Book Review: â€œCoffee: A Dark Historyâ€ by Antony Wild
Written by Eric Chen
Wednesday, 28 June 2006
A Shiftless Baristo Book Review
Copyright 2006 Eric S. Chen for BARISTO.net
Antony Wild's foray into the history of the coffee trade
proposes some grand themes but fails to connect the dots. As a result, it reads
more as a collection of accusations rather than as a cogent history.
Some of Wild's grander themes:
The Coffee trade
exacerbated the extent, scope and duration of world slavery.
Wild bases this assertion mainly on the observation that the
countries with the longest and largest scale slave institutions were countries
that also grew coffee (not cotton). So if coffee was grown in Brazil, and slavery was extensive in Brazil....coffee
must have caused slavery! This facile argument overlooks the geographic
patterns. Chattel slavery was more common in countries with equatorial
climates; and by some reports, remains an unofficial institution in some
regions of equatorial Africa even today. Lots
of agricultural crops are more common in the tropics; herbs and spices, for
example; and many fruits. Why blame coffee?
The Coffee trade
accelerated the racist elimination of native peoples and the wholesale theft of
Goodness, so many things all seem to get the blame for this.
At various times I have heard racist imperialism blamed on the greed for gold;
for silver; for timber; or on religious fanaticism. "Coffee causes greed"? It
seems more likely to me that conquerors seized the land first and figured out
what to do with it later.
The Coffee trade has
caused environmental catastrophe, reduced biodiversity and drained many lands
of their natural resources, such as cutting down the rainforests.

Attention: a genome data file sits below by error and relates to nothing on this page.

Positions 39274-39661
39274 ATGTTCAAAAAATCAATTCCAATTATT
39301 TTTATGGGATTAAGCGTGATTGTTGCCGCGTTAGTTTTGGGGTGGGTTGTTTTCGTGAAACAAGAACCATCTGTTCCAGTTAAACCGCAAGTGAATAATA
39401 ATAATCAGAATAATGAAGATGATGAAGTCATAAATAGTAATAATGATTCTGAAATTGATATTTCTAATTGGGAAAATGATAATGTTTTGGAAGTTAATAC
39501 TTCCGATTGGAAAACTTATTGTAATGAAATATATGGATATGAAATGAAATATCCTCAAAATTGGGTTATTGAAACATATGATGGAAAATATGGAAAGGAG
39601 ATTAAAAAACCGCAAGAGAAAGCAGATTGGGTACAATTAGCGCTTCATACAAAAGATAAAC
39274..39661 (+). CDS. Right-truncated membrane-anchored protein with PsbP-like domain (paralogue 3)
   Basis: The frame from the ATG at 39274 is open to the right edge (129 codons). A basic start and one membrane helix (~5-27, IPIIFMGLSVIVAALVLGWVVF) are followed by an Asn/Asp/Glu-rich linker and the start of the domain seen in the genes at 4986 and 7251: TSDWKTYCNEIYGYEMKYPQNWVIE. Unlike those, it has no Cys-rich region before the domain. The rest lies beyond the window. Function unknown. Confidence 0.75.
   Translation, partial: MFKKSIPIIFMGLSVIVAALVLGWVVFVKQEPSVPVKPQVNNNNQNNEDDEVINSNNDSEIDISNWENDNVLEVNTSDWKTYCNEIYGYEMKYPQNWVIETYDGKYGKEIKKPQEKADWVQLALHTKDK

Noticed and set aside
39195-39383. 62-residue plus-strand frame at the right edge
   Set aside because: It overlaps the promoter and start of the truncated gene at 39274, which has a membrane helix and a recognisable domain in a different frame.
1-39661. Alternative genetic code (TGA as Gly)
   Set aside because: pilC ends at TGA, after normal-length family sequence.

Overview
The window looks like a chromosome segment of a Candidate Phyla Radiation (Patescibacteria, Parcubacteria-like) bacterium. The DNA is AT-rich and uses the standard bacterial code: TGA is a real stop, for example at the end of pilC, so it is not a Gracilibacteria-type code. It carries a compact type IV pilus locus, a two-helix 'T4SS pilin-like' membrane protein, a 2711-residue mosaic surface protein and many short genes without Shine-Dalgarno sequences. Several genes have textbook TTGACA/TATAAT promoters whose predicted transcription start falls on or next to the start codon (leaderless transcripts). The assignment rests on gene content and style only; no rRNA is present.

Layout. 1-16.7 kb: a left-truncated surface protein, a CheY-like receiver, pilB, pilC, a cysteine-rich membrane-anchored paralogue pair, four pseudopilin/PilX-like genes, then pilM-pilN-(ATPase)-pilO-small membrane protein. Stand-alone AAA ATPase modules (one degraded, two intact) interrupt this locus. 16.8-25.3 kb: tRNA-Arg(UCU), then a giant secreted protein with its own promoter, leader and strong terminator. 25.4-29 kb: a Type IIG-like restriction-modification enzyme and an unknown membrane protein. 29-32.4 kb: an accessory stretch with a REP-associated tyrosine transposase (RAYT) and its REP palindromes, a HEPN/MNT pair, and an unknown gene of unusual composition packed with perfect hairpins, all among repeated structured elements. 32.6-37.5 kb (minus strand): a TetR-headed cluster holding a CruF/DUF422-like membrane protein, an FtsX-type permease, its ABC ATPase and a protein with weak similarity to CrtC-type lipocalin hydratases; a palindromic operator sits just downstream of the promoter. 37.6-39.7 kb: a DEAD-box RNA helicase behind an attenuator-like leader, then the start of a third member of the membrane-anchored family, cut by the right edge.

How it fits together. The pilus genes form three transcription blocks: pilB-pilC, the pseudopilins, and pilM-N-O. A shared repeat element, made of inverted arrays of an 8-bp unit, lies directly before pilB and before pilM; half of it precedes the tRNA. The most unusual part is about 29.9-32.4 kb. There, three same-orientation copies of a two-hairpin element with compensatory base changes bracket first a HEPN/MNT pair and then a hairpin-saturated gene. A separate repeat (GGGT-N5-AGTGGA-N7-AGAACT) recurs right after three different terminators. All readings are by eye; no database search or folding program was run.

Most of the dramatic stories that I read or hear about the
loss of the rainforests are about cutting down trees for the timber and
planting nothing at all in their place, leaving eroding muddy wastelands. I
don't think there would be much of a story if the cutters were planting long
term agricultural crops like coffee in place of the trees they cut down.
Americans clear-cut what used to be a solid forest from the Atlantic to the Mississippi and planted
wheat and potatoes, but those crops don't seem to get blamed for North American
Planting coffee might be a viable way to reclaim otherwise
wasted ex-rainforests. Someone ought to look into that.
The coffee trade
results in the impoverishment of poor, small, hardworking coffee farmers.
No, nondemocratic governments rife with corruption and
complacency, and free from the fear of being elected out of office do that.
Plenty such governments are in power in coffee producing countries, but there
are still worse places to be than growing coffee in Ecuador
Try making a living growing anything in Cuba. Try doing anything that you
aren't told to do in North
Korea. The problem in poor countries is not
the coffee trade. Coffee companies are just an easier, more assailable target
than the real culprits are.
The coffee trade takes
from the poor (the producing, third world farmers) and gives to the rich (the